Just lately I am hearing more and more about parents who have pulled their kids out of mainstream education in order to teach them at home.
|Home schooling is not an easy option
Now I can fully understand this if there are medical and social reasons for doing so. For example, if a parent is unwell and unable to take their child to school and is not receiving sufficient support in order to assist the child. Or if the child is being bullied and the school refuses to deal with the situation.
If that happened to my children, I would not think twice about home schooling or “Elective Home Education” as the Government calls it.
But there seems to be a ‘home schooling movement’ whose rationale for adopting this form of education is about following a trend.
A few months back I read a blog post from a home schooling parent (the child was around 5 or 6) who listed their “learning outcomes” for the day as walking round a park, looking at daffodils and meeting friends for coffee.
Those, to me, are not learning outcomes – no matter how many rather fetching Instagram pictures it creates.
I wonder what teachers think about this new trend. I imagine they feel incredibly frustrated by the fact that their training is considered almost irrelevant by some parents.
I worry that home schooled children are missing out.
I can hear the howls of indignation from here but surely there is more to a child’s education than running barefoot in the park with a handful of other kids whilst their parents chat and play with their phones.
Early years education sets the scene for later learning – and academic performance. Whilst the system is not perfect, at least it creates a roughly level playing field upon which our children’s educational growth can be measured and, hopefully, improved.
I have to say at this point that the Government’s latest plan to turn schools into ‘academies’ seems hopelessly out of touch with what schools must surely be wanting – better funding, better training, more support. The academy approach seems to be an enormous sticking plaster for a system which would work a hell of a lot better if only the Government would stop meddling with it (and I’d apply the same argument to the NHS).
Currently the law states that all parents have a duty to ensure that their children receive an efficient,
full time education suitable to their age, ability and aptitude, either by regular attendance at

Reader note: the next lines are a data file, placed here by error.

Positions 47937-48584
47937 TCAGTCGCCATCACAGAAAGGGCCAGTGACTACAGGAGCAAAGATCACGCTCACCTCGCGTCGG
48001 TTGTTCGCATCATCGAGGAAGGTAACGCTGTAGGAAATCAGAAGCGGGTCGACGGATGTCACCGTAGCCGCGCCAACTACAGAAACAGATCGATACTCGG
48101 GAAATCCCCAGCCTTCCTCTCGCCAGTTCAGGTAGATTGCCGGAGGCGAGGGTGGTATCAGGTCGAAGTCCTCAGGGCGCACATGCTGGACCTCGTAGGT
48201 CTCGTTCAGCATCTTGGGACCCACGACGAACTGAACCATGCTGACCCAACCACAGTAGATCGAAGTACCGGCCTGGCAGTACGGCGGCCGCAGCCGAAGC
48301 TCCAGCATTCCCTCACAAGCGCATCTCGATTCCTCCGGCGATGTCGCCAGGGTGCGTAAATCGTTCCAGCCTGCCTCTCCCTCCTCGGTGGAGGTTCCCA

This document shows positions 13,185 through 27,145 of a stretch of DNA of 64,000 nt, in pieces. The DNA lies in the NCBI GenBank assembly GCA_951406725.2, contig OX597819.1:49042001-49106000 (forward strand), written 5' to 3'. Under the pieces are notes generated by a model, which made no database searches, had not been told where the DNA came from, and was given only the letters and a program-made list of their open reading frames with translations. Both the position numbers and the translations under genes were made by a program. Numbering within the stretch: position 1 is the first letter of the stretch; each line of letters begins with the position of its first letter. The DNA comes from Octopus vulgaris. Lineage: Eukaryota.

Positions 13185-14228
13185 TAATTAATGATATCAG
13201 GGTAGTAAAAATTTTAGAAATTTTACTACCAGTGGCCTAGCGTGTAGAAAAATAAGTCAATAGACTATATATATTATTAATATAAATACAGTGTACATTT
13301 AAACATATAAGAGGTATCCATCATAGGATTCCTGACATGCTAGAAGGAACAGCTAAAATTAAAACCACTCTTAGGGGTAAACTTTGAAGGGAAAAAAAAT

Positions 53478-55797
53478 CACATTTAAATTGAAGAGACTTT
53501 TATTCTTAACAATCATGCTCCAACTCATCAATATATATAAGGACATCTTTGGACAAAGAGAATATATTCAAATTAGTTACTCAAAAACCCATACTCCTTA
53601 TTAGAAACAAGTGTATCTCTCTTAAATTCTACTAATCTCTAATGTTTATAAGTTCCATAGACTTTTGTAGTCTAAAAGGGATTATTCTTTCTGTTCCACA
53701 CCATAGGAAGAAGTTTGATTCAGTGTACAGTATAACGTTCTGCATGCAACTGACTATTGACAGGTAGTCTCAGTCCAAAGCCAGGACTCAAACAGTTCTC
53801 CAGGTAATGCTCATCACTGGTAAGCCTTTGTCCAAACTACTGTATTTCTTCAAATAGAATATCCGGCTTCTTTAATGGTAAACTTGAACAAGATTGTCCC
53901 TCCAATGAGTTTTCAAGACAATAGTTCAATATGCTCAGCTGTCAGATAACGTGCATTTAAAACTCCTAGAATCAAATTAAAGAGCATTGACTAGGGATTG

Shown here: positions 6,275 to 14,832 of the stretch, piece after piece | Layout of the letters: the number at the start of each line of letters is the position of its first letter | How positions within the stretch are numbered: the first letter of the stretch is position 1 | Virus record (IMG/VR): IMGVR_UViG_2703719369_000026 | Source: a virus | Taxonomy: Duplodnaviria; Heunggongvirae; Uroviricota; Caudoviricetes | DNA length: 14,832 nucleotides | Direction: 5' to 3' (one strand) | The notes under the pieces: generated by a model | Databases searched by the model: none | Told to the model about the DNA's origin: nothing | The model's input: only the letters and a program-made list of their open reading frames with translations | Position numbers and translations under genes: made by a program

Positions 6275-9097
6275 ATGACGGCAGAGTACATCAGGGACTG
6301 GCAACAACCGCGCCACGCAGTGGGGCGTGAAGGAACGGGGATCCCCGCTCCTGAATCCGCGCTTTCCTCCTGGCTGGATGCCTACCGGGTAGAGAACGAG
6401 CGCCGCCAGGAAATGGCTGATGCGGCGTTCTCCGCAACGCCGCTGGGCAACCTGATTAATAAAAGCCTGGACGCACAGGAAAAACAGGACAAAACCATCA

school or otherwise (under Section 7 of the Education Act 1996).
This means that parents may educate their children at home if they fulfil certain conditions.
You will also be offered regular appointments by your Local Education Authority to see how you are getting on but you do not have to accept these.
After that, you are on your own as regards the curriculum you set – and that includes all costs as well as examination fees, should you wish your child to sit them. No grants will be made available.
I have previously worked as a Home Tutor for both Early Years and GCSE students and tutoring required an in-depth knowledge of the school curriculum and a great deal of lesson planning and reading around the subject.
And that was just for a few hours a week!
These are the questions I find myself asking.
Won’t home schooled children miss out on social interaction?
Surely it’s about mixing with a wide variety of children of different ages and backgrounds that teaches us valuable skills about fitting in when we go on to college, university, our first job.
School is the place where life-long friends can be made
Are all parents sufficiently able to teach their child the information on the ‘mainstream’ curriculum?
Would it be unreasonable to suggest that if you were a complete academic duffer yourself, you might not be the best teacher for your child?
How will you know how your children are progressing compared to their peers?
You may feel it doesn’t matter but much of success in life depends on competition.
How do home schooled kids compare with those who have a mainstream education when it comes to university and jobs?
There are many stories about entrepreneurs who have been academically poor and gone on to create vast business empires. Success is not impossible without an education but I reckon it takes an awful lot longer unless you have the business mind of Richard Branson or Steve Jobs.
How will home schooled kids feel about the educational opportunities they have missed out on?
None of us have a crystal ball of course but I’ll bet some of the current home schooled children may well grow up wondering why they are excluded from well established school social networks and why their friends seem to be fitting in much better.
Choosing elective home schooling for your child is a very personal choice but the consequences of that choice if home schooling is ineffective, may have long-term consequences we parents might not be around to see.
As for me, it’s a case of “never say never”.
More information about Elective Home Education can be found at www.gov.uk/home-education.